Now, what I’d like to do is, really justified why we believe this treatment effect would be effective for both Stargardt’s disease and dry AMD. Next slide please. So, what you have here are two case studies. In the upper panel, you have retinal observations from a patient with late-onset Stargardt’s disease. On the bottom panel, you have the same data from a patient with dry AMD. And what you’re looking at are images taken by what’s called fundus autofluorescence photography, FAF. And FAF photography actually lights up the cytotoxicity with retinoids, which have been implicated in the progression of both of these diseases. So that’s the commonality in terms of the pathophysiology.
Both of these diseases have as a hallmark feature, the accumulation of vitamin A byproducts, which are called bisretinoids and they’re highly cytotoxic, but they also fluoresce. So, now if you look at the images, looking at baseline and then serially out from left to right, these are one year images, 12 months, 24 months and 36 months we’ll look first at Stargardt’s disease. You’ll see essentially in the baseline image, there’s these two areas of blackened lesion that’s dead retina. That’s what the ophthalmologist referred to as definitely decreased autofluorescence, but all around that lesion tissue, which is never coming back that’s irreversibly lost, there’s autofluorescence. That autofluorescence is the best retinoid.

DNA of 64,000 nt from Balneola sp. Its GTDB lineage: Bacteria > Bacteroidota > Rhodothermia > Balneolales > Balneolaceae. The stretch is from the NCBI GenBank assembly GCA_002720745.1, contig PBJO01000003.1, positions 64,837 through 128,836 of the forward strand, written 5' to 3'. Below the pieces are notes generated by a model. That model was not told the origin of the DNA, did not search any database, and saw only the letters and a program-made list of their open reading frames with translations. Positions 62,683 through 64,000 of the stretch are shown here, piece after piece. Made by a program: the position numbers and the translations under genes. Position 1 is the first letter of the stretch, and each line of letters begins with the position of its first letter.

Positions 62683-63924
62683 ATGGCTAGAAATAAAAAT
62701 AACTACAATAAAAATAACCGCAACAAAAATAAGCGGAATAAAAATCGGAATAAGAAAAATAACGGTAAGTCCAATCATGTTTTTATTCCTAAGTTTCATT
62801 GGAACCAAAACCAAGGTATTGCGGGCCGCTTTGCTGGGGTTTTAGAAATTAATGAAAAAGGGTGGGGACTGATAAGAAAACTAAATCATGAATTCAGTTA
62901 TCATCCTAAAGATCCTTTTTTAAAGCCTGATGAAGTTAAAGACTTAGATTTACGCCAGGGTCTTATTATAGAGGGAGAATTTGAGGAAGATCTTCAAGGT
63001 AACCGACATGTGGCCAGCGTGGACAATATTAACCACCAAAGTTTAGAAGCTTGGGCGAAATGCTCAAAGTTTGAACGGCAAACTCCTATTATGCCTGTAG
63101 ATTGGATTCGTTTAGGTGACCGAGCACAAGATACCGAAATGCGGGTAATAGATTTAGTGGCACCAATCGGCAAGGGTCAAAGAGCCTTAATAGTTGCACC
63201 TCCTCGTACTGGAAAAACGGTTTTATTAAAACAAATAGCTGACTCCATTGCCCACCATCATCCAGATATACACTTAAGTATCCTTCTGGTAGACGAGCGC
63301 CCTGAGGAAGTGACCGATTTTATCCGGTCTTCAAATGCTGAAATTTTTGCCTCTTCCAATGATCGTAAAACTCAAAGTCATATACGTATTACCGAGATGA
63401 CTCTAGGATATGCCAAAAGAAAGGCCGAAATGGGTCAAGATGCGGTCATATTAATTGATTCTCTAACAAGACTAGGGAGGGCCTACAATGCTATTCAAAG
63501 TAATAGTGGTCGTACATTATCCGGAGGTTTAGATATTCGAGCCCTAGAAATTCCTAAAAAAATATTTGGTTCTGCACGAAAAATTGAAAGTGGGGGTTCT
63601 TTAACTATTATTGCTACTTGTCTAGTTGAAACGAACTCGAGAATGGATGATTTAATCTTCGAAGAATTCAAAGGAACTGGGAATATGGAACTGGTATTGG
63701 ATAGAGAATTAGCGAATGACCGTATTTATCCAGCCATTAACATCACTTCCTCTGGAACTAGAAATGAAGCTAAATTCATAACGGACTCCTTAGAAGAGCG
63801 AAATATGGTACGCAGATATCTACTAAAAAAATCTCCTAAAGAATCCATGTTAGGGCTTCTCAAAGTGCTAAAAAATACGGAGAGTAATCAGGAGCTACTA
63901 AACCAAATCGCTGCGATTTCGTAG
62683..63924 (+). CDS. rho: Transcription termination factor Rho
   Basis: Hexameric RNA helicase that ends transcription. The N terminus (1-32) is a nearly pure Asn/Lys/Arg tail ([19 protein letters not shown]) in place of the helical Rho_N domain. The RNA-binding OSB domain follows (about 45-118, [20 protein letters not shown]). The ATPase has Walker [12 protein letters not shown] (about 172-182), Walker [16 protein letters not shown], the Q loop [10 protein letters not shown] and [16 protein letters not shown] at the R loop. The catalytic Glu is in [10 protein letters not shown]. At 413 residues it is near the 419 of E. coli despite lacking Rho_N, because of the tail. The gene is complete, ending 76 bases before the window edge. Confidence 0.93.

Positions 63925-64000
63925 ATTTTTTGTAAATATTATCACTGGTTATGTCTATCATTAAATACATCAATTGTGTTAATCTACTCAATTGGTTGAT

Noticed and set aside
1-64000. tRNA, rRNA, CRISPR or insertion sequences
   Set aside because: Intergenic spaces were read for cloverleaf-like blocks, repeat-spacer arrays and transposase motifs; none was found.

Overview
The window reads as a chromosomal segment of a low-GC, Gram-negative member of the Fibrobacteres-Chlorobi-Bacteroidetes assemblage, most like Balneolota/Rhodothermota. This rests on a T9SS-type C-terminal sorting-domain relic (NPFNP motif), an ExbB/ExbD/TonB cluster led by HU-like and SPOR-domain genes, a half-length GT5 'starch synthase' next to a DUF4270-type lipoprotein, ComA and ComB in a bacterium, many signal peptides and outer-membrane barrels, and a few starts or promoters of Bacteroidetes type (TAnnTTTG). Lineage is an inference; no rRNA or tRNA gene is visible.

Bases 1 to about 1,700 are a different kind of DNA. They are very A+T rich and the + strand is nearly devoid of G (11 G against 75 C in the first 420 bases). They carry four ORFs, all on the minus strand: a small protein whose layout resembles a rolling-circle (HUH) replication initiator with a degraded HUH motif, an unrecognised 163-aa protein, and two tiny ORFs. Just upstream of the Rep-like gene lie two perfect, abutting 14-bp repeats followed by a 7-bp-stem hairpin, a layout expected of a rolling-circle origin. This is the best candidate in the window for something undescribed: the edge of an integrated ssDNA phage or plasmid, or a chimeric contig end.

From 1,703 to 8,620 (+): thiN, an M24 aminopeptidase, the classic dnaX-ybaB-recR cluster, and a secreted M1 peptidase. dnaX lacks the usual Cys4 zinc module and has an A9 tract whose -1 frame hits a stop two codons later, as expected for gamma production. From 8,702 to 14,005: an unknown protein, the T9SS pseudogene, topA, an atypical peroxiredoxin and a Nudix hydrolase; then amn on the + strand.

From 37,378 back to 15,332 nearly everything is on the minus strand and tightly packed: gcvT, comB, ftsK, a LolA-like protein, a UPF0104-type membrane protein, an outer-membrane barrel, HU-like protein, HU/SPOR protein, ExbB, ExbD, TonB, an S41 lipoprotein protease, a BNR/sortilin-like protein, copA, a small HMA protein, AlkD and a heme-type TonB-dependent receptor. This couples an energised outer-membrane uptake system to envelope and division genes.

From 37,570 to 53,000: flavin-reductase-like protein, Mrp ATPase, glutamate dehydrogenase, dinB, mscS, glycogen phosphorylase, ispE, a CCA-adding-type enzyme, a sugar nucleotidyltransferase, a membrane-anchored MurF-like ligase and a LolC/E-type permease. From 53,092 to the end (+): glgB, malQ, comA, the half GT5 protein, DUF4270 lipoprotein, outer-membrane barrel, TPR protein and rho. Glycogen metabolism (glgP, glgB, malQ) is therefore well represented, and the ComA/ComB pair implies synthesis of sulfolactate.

And if you look serially out every year, you will notice the autofluorescence expands centrifugally and the lesion expands into its weight. So, you can look at the autofluorescence as sort of feeding the territory for new retinal cell death. And that’s what we’re trying to do is stop the bisretinoids, the autofluorescent accumulation. Look now at the dry AMD patient at the baseline, you see a smaller lesion. That’s very unifocal lesion, but you’ll notice all around the lesion, these areas, the little truncate areas of autofluorescence. And if you follow those little areas of autofluorescence out 12 months, 24 months, 36 months, you will see those autofluorescent areas then become lesion.